As a result, if the price of gas was $3.39 when the excise tax went into effect, the price would not be affected by the change. Because gas currently sells for around $2.00 per gallon, the sales tax paid is less than the excise tax, so the price increases when the excise tax is applied. If gas were selling above $4.00 per gallon, the conversion to the excise tax would mean a reduction in the pump price, because the sales tax would be more than the excise tax.

Trying to figure out the meaning and implications of the Transportation Funding Act is a challenge, especially early on, when one hasn’t seen the actual bill, which was finally released late Thursday afternoon. While some of the information put out about the bill is the result of misunderstanding what it does, there have also been attempts to muddy the waters by those who don’t like part or all of what’s being proposed. (For those supporting the bill, there’s a real need to be precise when talking about whether tax increases are involved.) And, I don’t want to sound like I know everything, because I’ve made mistakes too. But, as I tweeted this morning, “There’s a ton of misinformation out there about Georgia’s new transportation funding plan. Don’t believe all you hear.”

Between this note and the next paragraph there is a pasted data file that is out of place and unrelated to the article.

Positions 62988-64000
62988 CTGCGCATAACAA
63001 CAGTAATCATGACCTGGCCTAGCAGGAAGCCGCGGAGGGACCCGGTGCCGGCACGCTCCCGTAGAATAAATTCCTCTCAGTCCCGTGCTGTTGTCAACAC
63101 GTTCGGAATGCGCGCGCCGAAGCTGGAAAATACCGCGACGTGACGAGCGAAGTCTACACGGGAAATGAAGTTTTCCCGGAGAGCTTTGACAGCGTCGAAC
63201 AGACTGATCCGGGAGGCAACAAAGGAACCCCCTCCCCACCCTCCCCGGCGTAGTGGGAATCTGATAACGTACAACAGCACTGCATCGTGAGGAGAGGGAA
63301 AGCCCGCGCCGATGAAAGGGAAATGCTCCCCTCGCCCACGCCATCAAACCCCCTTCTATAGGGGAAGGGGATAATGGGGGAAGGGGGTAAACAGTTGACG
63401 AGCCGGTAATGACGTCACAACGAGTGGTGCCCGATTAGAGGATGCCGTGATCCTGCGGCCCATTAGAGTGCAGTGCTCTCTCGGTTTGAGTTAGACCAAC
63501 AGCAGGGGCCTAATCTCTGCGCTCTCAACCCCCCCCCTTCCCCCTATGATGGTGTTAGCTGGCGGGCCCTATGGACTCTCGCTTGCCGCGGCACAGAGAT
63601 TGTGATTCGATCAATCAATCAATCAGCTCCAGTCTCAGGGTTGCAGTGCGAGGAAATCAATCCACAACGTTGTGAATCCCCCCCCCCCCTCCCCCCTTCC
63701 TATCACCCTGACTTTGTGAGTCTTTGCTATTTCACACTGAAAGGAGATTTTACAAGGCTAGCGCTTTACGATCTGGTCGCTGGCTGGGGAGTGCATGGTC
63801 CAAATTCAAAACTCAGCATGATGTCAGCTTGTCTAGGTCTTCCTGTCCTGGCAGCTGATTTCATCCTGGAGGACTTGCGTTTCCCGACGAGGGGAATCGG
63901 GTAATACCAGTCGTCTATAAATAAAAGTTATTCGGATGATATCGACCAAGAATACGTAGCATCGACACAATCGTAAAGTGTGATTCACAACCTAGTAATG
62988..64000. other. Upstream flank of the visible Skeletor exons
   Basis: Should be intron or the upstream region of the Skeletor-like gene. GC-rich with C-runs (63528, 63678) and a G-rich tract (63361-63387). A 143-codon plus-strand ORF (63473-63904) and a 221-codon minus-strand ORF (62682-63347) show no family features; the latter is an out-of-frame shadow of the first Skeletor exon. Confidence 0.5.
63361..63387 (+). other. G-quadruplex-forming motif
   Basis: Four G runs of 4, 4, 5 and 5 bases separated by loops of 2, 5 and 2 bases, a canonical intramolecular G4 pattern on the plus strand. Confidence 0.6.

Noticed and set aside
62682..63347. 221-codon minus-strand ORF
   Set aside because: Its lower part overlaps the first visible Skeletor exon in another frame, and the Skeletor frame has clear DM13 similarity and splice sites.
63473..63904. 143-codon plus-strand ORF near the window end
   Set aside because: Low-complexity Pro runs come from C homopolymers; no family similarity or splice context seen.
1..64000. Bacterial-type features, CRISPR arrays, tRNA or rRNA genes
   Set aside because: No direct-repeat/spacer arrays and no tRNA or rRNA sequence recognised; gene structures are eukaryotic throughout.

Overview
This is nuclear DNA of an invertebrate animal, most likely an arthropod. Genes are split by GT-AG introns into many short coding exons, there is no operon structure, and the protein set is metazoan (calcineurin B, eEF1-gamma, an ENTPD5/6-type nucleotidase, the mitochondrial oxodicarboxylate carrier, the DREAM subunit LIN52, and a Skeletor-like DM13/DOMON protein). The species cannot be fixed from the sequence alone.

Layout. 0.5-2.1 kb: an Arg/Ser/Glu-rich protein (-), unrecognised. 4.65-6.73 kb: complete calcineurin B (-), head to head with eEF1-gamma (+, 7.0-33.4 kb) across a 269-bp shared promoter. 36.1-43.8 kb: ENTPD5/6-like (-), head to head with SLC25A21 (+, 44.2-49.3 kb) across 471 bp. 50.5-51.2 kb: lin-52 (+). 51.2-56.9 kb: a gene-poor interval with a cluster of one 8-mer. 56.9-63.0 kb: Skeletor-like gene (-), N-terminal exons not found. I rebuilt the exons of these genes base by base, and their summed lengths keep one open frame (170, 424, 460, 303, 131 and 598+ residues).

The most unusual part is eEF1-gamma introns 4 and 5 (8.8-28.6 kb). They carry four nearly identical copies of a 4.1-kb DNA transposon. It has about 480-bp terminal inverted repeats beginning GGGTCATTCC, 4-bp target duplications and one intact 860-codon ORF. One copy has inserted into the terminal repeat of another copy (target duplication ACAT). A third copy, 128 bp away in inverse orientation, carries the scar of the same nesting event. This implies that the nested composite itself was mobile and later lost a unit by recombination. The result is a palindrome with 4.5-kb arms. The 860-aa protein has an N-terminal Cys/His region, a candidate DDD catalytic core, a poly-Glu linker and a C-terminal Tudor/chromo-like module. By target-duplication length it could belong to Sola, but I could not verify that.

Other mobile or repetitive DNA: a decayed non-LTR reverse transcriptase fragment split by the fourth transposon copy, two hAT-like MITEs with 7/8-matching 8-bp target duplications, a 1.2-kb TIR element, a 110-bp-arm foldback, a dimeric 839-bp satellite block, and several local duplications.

35 comments

  1. Al Gray says:

    If it doesn’t phase in as the SPLOSTS phase out, it is indeed a tax increase because motor fuels are then in one to three local tax bases, especially with respect to the LOST.

    At the current price, it is a huge tax increase by the numbers.

    For the 3 regions who passed TSPLOST it is a double tax increase.

    Forget the hand wringing over whether it is a tax increase or not and pass the tax increase straight up, but with credit to counties where TSPLOST is in effect. Doing it this way makes it worse because the method is disingenuous and sets up too much political opposition from the local governments and the TSPLOST regions.

  2. Thanks for linking to my post at RenewATL.com, Jon, and for bird-dogging the facts.

    But I actually wrote that it’s unclear whether the motor fuel sales tax money could go toward transit. And I think that’s still accurate: While the draft bill does contemplate giving local governments the freedom to use local motor fuel revenue on transit, the state Constitution limits “grants to counties” from gas tax revenue collected by the state to “road construction and maintenance, as provided by law authorizing such grants.” I don’t see an exception to that restriction in the Constitution, so wouldn’t we need an constitutional amendment to allow counties to spend gas taxes on counties? As said in the article, I’m not entirely sure but it does appear that way.